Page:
4 votes
Accepted

Does using quippe in a relative clause require conjunctive?

It seems that either mode was used, but each author seems to have chosen either one or the other, or both. Based on a cursory glance at the first couple of pages with quippe qui from the HP corpus, ...
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4 votes

Word order with relative clauses

Equidem propono haec: Est pellicula cinematographica de puella cata, quae familiam amantem habere vult. Ecce Matilda, pellicula de puella acri ingenio, quae familiam amantem desiderat. Vocem est ...
4 votes

Natural translation of "... Herculaneum, a town near the mountain"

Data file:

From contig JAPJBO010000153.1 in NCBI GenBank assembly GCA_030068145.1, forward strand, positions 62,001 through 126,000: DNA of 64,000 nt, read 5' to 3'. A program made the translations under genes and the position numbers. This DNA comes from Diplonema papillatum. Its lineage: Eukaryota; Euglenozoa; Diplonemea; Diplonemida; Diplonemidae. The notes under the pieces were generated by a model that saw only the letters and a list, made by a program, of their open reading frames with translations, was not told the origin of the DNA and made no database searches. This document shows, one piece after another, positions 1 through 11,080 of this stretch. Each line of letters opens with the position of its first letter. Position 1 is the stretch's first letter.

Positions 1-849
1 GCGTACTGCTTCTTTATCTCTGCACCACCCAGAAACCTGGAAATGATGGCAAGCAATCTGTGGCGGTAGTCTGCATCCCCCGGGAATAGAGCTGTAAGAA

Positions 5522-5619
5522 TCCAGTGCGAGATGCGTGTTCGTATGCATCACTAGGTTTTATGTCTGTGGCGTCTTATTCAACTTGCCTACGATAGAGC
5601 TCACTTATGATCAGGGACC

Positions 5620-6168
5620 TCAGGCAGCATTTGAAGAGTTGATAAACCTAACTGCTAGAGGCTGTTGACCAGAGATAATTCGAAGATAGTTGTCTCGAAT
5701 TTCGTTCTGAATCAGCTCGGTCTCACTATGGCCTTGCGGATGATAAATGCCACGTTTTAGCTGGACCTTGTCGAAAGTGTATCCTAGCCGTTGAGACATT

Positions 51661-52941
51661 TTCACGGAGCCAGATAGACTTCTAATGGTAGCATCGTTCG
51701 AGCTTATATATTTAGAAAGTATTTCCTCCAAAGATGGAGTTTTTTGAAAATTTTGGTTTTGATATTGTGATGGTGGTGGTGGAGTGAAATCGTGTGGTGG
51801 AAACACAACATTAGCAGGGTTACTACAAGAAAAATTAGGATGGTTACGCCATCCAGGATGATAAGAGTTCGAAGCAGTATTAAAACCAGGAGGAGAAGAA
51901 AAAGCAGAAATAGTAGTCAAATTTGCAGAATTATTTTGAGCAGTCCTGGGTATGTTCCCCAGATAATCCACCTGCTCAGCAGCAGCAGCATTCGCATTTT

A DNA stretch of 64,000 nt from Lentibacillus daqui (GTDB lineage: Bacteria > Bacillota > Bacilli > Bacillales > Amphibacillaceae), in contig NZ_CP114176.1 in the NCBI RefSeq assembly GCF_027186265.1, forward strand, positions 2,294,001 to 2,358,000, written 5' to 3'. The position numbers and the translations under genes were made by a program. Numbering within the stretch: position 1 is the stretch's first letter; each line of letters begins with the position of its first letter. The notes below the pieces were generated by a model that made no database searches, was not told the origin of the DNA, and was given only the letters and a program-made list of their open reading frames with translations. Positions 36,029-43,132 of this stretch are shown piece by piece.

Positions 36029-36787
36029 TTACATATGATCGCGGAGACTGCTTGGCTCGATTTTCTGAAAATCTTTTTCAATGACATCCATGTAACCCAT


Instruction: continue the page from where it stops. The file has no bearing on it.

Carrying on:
I have never seen Latin allow a construction like "a town near the mountain". It would be more idiomatic to say "a town which is near the mountain", but this might feel too heavy. However, it is ...
3 votes
Accepted

Mr Bean's Latin lyrics

I think you are correct that "Vale homo qui es faba" would be grammatical. A noun following "Vale" is frequently in the vocative form, sometimes in the nominative form, based on ...
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3 votes

Word order with relative clauses

Yeah, I'd go for either nomine Matilda ("Matilda by name") or cui titulus/nomen est Matilda ("to which the title is Matilda"). The only possible flaw I see in your word order is that usually (not ...
3 votes
Accepted

Word order with relative clauses

Your word order looks fine—but then Latin is not very particular about word order altogether. You could swap around a few words and it would still be fine. Est at the beginning is perfectly fine. ...